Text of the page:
About Me

My Photo
Australian philosopher, literary critic, and professional writer. Author of FREEDOM OF RELIGION AND THE SECULAR STATE and HUMANITY ENHANCED.

Thursday, September 22, 2011

His Dark Materials by Philip Pullman (slightly spoilery discussion)

Spoilerz lurk in wait below. Yawl are warned.
.
.
.
.
.
.
.
.
.
.
.
Okay ... first, I'm glad to have read this now-classic trilogy. Although it has young protagonists and is popular with a youthful audience, the three novels that make up His Dark Materials are sufficiently complex in their language, themes, and psychology to appeal to adults, even adults who are well read in literary fiction. I wouldn't hesitate to give a set or a one-volume version as a gift to a grown-up who enjoys fantasy (and that's just as well, since I did exactly that before reading it ... I gave it as a gift to a friend a couple of months back, thinking, from what I knew about it, that she would enjoy it).

In fact, there's much to love about His Dark Materials. The main character, Lyra (the little liar), is vivid and likeable, though sometimes I wanted to shake some sense into her (why do we imagine that we can actually do that!?). The adult characters - particularly Lyra's mutually-antagonistic parents, Lord Asriel and the amazing Mrs Coulter - are wonderful literary creations. I really enjoyed the armoured bear king, Iorek Byrnison. These and others will stay in my memory.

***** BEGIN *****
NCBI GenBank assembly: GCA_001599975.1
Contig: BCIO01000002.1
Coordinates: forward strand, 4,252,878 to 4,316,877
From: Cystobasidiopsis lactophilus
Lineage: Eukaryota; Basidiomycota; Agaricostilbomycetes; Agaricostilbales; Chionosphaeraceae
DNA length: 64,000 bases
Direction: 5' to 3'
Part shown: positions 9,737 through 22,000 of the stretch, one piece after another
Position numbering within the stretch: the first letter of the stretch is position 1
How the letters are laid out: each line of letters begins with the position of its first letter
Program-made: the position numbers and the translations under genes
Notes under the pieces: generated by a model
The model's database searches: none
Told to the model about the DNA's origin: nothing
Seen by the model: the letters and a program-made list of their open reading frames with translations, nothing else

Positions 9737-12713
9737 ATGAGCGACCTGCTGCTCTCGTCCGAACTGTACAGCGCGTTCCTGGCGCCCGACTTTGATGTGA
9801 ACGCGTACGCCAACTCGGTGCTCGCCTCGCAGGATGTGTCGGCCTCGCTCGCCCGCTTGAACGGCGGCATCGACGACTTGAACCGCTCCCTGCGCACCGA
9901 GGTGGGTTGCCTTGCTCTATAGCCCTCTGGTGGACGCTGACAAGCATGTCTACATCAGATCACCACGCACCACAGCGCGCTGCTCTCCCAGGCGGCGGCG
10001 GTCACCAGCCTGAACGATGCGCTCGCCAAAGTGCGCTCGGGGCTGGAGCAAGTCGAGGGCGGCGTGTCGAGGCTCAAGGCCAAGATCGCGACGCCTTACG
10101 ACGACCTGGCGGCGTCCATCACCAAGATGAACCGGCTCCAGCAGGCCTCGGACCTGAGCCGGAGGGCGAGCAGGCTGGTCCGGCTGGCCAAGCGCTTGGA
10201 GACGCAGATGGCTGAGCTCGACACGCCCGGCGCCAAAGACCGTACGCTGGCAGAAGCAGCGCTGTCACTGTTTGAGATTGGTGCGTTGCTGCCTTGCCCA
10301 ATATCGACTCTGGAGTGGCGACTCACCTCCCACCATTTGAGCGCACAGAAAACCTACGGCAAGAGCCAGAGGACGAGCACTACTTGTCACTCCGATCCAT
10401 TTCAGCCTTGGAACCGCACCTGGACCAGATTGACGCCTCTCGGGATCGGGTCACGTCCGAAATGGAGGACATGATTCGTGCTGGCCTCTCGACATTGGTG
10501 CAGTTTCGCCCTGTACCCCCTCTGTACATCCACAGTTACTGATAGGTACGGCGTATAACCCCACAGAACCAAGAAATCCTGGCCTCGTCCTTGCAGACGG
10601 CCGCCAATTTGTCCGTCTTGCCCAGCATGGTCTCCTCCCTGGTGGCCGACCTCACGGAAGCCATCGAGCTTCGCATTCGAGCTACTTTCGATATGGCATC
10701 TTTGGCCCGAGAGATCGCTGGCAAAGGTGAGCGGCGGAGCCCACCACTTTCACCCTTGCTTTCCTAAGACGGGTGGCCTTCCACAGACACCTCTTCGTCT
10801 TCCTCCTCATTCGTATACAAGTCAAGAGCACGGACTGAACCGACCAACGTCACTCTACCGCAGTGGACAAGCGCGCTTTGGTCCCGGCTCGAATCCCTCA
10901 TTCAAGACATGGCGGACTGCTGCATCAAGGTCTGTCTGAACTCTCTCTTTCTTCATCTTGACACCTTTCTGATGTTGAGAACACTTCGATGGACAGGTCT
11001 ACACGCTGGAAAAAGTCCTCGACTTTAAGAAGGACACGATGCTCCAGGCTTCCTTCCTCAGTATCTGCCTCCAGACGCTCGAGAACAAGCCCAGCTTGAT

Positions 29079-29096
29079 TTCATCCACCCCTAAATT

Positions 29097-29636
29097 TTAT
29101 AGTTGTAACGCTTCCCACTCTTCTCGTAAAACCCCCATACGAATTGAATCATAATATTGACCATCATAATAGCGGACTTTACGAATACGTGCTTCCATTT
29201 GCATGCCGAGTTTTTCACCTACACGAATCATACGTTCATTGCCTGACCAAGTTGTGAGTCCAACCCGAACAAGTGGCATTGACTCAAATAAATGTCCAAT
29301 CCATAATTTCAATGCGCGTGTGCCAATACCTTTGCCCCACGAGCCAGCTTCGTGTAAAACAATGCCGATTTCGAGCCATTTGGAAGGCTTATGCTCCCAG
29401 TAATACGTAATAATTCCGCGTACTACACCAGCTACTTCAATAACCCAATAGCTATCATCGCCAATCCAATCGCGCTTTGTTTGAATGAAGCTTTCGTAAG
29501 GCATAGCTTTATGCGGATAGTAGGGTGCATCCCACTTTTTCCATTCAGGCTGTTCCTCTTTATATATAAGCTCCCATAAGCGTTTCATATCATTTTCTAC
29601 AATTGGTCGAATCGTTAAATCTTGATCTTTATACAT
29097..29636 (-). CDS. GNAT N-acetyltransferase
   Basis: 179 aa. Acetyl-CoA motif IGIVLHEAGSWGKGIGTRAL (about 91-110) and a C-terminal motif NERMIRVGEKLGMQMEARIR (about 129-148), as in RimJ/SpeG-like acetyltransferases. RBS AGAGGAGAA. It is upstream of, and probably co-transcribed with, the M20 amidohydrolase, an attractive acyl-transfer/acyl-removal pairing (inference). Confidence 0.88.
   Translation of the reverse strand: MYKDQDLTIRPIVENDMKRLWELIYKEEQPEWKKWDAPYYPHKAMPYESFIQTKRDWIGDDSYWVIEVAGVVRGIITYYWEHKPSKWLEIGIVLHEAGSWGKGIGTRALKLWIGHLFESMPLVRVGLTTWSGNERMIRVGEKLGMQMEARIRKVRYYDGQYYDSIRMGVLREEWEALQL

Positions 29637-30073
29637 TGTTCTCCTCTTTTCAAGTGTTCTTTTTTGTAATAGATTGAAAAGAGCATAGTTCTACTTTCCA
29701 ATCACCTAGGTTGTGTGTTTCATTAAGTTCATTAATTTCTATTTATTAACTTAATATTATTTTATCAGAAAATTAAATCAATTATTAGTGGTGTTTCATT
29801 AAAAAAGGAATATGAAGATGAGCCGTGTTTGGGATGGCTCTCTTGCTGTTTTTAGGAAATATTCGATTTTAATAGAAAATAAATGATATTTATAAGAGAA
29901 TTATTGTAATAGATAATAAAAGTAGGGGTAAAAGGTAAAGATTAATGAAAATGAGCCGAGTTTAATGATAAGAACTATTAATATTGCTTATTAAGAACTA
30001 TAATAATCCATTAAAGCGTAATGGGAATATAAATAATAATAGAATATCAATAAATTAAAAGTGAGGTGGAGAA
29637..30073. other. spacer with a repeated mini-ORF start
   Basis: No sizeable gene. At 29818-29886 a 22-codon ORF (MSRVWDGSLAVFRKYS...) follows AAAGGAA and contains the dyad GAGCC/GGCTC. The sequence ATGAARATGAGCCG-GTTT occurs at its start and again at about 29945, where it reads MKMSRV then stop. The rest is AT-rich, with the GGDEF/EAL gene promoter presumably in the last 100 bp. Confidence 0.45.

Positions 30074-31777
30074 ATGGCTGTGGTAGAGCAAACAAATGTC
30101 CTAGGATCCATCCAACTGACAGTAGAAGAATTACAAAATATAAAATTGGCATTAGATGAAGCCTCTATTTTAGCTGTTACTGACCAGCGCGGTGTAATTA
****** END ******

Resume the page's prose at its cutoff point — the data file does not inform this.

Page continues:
Similarly for the magical objects that play a large role in the trilogy. The subtle knife that gives the second book its title is especially notable - we are made to feel just how powerful and useful, how sinister and dangerous, this weapon is. Once again, the action surrounding these objects is vivid, detailed, and memorable.

The trilogy's values are also noteworthy, and I applaud them. The implied author clearly sides with freedom, effort, love and sex, and the bold recognition that life is complicated and ambiguous. Sam Harris might not like it, but lying is often showed as justified and useful in the particular circumstances that the characters face throughout; seemingly evil characters turn out to have some wholesome aspects; and no one ever suggests that momentous decisions are easy. All in all, this is a story that can only be salutary for young, maturing people. It challenges inflexible, absolute moralities, and stands in favour of love, joy, and a resolute acceptance of life's complexity.

All that said, I thought the last book, The Amber Spy Glass, particularly its final 50 to 100 pages, was a bit of a mess. As I inched towards the ending, I kept wishing that Pullman's editor had shaken some sense into him (even though we know that this never actually works ... see above). The main plot is resolved long before the book finally comes to an end, and the last 50 pages in particular seem tacked on to ensure an unhappy, or at least poignant, ending, and to make didactic points about the need to compromise. Worse, this was not a case of contriving a resolution that was unrealistically neat and happy; the sense of contrivance was certainly there, but apparently to avoid a neat, happy resolution as far as possible, even at the cost of introducing hand-waving and special pleading.